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Welcome to the Manikarnika Ghat, where even death has a charm of its own!

Located in the holy city of Varanasi, this ghat is one of the oldest and most sacred cremation grounds in India. But don’t let that scare you away – it’s not every day you get the chance to attain moksha, or salvation, just by being cremated here! So, if you’re feeling adventurous, and maybe a little bit morbid, come along with me as we explore the fascinating history of Manikarnika Ghat.

Legend has it that this ghat was established as a Shakti Peeth, or a place of worship for the Shaktism sect of Hinduism, because the earrings of Adi Shakti, also known as Goddess Sati, fell here. And trust me, the story behind it is a real doozy! Apparently, when Goddess Sati immolated herself after Raja Daksh Prajapati tried to humiliate Lord Shiva in a yagya, Lord Shiva was so heartbroken that Lord Vishnu had to step in and send his Divine Chakra to cut her body into 51 pieces. Each piece fell to earth and became a Shakti Peeth, with Manikarnika Ghat being one of them.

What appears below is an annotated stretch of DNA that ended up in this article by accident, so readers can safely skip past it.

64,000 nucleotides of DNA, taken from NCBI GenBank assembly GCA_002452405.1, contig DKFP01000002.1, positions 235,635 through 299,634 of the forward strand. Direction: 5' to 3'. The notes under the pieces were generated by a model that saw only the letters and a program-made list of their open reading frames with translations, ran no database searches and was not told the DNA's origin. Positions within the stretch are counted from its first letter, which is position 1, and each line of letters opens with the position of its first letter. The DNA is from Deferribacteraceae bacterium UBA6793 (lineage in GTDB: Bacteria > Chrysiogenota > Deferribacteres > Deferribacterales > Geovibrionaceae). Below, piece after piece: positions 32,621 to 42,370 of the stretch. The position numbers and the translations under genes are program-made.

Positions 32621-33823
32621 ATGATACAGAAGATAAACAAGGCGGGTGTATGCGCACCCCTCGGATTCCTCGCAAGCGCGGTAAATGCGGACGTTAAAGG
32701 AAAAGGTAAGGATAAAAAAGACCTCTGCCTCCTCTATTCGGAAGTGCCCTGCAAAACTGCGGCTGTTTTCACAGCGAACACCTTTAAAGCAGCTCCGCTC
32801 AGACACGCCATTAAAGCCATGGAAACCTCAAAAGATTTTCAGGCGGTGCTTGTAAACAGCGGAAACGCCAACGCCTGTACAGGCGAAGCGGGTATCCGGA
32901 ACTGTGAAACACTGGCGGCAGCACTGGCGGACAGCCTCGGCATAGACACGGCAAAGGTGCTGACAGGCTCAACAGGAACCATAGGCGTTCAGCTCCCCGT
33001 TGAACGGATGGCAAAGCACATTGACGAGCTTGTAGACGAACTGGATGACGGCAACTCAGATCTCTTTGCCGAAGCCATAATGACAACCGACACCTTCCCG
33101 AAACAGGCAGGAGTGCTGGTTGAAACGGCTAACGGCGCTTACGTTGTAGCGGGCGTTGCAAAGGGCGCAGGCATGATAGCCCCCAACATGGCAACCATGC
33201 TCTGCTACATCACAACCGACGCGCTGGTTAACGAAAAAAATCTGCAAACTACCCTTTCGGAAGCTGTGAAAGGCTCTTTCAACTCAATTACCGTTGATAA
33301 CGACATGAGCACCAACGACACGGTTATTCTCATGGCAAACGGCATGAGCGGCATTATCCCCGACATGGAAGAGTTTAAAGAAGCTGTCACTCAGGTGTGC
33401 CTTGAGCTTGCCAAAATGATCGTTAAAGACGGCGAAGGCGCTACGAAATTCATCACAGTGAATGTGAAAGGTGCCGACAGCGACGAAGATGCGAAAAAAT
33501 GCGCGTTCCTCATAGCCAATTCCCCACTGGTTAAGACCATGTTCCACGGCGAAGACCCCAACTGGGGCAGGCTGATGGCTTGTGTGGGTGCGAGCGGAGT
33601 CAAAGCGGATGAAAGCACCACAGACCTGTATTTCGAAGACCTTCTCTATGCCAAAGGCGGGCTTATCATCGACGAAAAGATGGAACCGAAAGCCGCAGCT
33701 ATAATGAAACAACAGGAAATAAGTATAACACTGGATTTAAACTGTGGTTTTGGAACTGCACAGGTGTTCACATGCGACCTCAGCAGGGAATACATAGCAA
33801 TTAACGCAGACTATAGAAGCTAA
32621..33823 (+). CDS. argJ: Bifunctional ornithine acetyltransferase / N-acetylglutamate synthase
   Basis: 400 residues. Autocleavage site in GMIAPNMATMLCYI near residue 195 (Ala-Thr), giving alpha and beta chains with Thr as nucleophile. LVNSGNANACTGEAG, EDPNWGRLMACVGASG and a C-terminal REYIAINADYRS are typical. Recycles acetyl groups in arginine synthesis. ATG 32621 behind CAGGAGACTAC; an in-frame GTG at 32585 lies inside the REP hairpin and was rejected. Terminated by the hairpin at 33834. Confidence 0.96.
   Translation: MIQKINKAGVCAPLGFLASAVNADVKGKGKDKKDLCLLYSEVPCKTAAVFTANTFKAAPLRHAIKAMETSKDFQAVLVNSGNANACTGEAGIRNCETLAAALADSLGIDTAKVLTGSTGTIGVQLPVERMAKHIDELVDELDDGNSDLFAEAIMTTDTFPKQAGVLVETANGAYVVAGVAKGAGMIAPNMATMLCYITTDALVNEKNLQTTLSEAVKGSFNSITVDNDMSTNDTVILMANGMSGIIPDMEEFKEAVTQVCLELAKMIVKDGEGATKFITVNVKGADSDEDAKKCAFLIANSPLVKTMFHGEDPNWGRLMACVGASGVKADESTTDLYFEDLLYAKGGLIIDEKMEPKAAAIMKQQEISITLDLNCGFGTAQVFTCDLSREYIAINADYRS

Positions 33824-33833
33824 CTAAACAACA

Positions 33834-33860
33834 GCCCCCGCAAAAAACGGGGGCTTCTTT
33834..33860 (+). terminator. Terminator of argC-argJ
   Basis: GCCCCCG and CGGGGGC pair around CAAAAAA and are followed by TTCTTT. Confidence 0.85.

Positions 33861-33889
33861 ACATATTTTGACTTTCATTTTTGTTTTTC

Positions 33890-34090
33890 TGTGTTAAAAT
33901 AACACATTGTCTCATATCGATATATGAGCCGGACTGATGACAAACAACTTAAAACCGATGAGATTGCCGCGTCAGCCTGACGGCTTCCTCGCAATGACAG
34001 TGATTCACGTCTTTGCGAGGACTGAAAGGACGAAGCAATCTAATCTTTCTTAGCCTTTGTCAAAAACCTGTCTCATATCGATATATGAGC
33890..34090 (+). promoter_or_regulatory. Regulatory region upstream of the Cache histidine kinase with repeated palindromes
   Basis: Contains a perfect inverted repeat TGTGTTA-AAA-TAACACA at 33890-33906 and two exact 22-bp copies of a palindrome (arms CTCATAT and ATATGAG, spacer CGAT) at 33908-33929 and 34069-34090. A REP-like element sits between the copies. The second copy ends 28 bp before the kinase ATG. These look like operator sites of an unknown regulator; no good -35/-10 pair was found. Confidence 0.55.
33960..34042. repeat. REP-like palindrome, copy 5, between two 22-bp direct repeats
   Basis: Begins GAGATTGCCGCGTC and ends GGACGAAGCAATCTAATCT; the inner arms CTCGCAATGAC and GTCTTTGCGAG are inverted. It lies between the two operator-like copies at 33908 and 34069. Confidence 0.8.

The Manikarnika Ghat is situated alongside the majestic River Ganges, and is flanked by the Dashashwamedh Ghat and the Scindia Ghat. It’s a peaceful and serene spot, and even the genealogy registers of Varanasi are kept here. Plus, the shrine of Vishalakshi and Manikarni, the Shakti of Manikarnika, is an important place of worship for many devotees.

And let’s not forget the best part – the Manikarnika Ghat is a prime spot for elderly people looking to spend their last days before they shuffle off this mortal coil. After all, what better way to face the inevitable than by soaking up the charisma of this holy place? It’s like a vacation, but one you can’t come back from!

So, whether you’re looking for spiritual enlightenment or just a good story to tell your friends, the Manikarnika Ghat is definitely worth a visit.

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